The man authorities have identified as setting off a bomb in downtown Nashville Christmas morning claimed he had cancer and had been in the process of getting all of his affairs in order prior to the explosion, a report said Sunday.
The FBI announced earlier that Anthony Warner, 63, a freelance IT contractor, as having carried out the attack after identifying him via DNA samples taken at the scene, where he rigged an RV to blow up.
Prior to the early-morning explosion, a recorded announcement warned residents that a bomb was set to detonate. Then, moments before the detonation, the playback switched to a recording of Petunia Clark’s 1964 hit “Downtown.”
The New York Times reported that in the weeks before the suicide bombing, which injured three people and caused a great deal of damage, Warner told his former girlfriend that he had cancer and gave her his car.
The paper also said that on Dec. 5 he told a real estate agent he was employed by as a technology consultant that he was going to retire.
And just a month before the attack, Warner gave his $160,000 home and another to a 29-year-old California woman, Michelle Swing, though investigators are still unclear what link he had to her, the Daily Mail first reported.
To that point, the FBI and other authorities are still trying to piece together Warner’s life and actions ahead of the bombing to come up as to why he appears to have staged it.
Neighbors described Warner as an “oddball” who was “heavily into conspiracy theories,” a source close to the probe told the Daily Mail.
One of those conspiracies, apparently, is that he believed 5G technology is responsible for killing people including his father, who died in 2011. Warner’s father was employed by telecom company BellSouth, which merged with AT&T in December 2006.
The attack heavily damaged a crucial AT&T transmission center, disrupting phone communications in several states that the company is now quickly attempting to repair.
FBI agents have collected electronic devices at Warner’s home in the Nashville suburb of Antioch and have sent them to a forensics lab to try and gain access to any online activity in a bid to see if he discussed his conspiracies.
“We are waiting on the digital footprint that should finally provide us with some answers,” the source told the Daily Mail.
“The unofficial motive thus far is the suspect believed 5G was the root of all deaths in the region and he’d be hailed a hero,” the source continued.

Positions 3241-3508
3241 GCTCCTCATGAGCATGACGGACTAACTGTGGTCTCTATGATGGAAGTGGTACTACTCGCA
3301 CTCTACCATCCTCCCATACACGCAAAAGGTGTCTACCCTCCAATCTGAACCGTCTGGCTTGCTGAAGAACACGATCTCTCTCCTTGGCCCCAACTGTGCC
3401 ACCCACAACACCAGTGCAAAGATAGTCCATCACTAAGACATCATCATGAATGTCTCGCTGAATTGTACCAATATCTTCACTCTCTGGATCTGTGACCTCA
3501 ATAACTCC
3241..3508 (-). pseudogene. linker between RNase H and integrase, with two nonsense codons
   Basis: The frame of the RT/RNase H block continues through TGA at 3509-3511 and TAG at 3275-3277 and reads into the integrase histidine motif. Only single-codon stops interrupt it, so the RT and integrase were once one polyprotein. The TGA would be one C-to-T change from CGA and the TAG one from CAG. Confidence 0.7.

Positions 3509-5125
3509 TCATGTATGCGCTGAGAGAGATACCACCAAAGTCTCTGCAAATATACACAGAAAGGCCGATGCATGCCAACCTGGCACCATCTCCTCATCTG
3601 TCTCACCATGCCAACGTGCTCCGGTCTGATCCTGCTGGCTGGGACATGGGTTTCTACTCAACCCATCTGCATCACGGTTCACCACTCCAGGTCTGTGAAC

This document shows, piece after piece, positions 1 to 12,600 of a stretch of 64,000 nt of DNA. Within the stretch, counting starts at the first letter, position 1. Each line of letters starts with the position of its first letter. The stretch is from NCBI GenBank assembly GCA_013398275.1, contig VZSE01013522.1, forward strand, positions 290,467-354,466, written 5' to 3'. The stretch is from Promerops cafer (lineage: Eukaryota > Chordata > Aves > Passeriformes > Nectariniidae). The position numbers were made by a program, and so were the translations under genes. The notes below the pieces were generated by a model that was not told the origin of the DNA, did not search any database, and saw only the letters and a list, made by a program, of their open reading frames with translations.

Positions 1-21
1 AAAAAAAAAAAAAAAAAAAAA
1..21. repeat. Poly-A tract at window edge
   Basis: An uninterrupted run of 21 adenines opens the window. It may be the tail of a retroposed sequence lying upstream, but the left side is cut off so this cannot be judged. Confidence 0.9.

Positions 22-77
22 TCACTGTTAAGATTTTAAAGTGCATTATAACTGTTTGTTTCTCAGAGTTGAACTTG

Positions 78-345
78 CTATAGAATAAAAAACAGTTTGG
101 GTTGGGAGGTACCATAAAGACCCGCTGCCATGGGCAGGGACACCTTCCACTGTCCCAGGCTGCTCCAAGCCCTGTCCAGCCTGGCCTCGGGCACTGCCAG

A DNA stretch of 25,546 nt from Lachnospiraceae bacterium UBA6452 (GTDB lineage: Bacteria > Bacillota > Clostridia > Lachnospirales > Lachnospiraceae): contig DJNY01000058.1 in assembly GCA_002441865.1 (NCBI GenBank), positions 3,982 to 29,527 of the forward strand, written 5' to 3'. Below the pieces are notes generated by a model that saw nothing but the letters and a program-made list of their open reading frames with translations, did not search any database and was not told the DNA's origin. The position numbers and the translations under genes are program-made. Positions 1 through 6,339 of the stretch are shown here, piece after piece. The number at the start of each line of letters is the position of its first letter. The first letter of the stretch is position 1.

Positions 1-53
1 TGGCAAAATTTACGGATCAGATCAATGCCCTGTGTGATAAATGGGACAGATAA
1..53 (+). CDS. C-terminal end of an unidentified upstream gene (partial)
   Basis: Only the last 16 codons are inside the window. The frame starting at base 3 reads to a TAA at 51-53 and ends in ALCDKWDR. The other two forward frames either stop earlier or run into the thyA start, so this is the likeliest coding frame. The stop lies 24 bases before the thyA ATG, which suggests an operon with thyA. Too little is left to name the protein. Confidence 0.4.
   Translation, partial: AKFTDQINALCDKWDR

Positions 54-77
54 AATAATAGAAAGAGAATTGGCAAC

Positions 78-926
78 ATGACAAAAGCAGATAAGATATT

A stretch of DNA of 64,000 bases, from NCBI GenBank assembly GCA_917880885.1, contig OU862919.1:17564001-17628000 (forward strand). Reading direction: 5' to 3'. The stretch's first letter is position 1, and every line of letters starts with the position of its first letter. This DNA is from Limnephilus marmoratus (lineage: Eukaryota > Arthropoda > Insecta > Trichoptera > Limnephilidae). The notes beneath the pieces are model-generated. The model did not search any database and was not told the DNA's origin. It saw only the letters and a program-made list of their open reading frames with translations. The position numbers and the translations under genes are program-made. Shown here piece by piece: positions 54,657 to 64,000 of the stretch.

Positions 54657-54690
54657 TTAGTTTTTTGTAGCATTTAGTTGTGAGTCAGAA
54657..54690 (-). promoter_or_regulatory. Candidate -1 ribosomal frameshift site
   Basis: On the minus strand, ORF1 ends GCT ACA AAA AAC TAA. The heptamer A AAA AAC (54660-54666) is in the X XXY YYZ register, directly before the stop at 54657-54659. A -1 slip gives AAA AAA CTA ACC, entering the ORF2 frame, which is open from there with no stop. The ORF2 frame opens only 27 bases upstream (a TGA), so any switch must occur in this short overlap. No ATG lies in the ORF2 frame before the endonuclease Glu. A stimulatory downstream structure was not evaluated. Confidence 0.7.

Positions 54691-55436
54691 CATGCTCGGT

Investigators are beginning to focus in on the death of Warner’s father, Charles “Popeye” Warner, who died from dementia at 78 after spending the bulk of his life working for BellSouth, the Daily Mail — which obtained his death certificate — reported.
But the FBI isn’t saying at this point what motivated Warner, specifically, to carry out his attack.
“These answers won’t come quickly and will still require a lot of our team’s efforts,” said FBI Special Agent Doug Koreski Sunday during a news conference.
“Though we may be able to answer some of these questions as our investigation continues, none of those answers will be enough by those affected by this event,” he noted further.
That said, other oddities involving Warner have already been uncovered, including details surrounding a lawsuit filed against him by his mother last year involving a dispute over the family home, which Warner signed over to Swing in addition to his own home.
The lawsuit was settled last year after Swing used a legal transfer process to sign over the proper to Warner’s mother, Betty Christine Lane, who had divorced his father years before his 2011 death.
Swing told the Daily Mail she had no idea that Warner had signed over the property to her. But The Sun reports that Warner informed Swing of the property transfer in November, in which he wrote, “The attic has plywood and lighting, take a look. The basement is not normal, take a look. Woof woof Julio.”
Asked about a connection to him, Swing said: “I’ve been told to direct everything else to FBI.”
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